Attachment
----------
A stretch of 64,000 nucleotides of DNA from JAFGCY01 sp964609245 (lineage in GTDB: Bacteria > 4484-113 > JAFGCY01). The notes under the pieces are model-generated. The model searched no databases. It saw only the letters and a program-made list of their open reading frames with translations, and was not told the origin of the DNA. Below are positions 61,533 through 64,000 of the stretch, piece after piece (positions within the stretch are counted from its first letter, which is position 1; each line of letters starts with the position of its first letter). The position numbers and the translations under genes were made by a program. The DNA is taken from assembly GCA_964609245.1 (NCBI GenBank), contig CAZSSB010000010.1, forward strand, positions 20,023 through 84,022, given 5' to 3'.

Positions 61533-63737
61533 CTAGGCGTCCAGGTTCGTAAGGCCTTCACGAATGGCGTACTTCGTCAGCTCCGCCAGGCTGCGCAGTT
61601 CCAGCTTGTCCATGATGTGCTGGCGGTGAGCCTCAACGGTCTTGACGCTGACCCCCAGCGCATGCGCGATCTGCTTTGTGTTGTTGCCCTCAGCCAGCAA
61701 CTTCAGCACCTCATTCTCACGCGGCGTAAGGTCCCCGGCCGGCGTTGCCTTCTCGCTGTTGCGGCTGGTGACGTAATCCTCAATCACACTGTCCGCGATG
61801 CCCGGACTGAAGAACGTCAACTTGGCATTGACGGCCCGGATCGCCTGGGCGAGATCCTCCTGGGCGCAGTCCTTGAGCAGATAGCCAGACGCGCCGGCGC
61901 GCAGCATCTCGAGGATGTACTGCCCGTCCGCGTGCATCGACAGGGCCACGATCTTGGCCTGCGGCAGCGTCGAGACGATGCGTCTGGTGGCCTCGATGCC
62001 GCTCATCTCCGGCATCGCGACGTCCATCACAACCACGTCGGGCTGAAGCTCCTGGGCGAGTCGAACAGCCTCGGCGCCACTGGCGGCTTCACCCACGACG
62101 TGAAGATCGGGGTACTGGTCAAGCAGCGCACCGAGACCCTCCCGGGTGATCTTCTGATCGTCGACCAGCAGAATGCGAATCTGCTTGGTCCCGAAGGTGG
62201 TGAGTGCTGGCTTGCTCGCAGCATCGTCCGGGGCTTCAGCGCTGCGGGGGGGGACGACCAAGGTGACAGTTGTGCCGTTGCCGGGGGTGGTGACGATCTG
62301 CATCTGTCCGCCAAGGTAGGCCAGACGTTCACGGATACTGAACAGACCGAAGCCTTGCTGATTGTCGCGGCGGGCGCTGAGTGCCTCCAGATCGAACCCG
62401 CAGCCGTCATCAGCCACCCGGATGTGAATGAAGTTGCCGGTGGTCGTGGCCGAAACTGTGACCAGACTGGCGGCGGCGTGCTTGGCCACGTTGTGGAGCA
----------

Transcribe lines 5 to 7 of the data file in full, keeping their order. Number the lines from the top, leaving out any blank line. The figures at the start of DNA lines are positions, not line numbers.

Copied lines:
61701 CTTCAGCACCTCATTCTCACGCGGCGTAAGGTCCCCGGCCGGCGTTGCCTTCTCGCTGTTGCGGCTGGTGACGTAATCCTCAATCACACTGTCCGCGATG
61801 CCCGGACTGAAGAACGTCAACTTGGCATTGACGGCCCGGATCGCCTGGGCGAGATCCTCCTGGGCGCAGTCCTTGAGCAGATAGCCAGACGCGCCGGCGC
61901 GCAGCATCTCGAGGATGTACTGCCCGTCCGCGTGCATCGACAGGGCCACGATCTTGGCCTGCGGCAGCGTCGAGACGATGCGTCTGGTGGCCTCGATGCC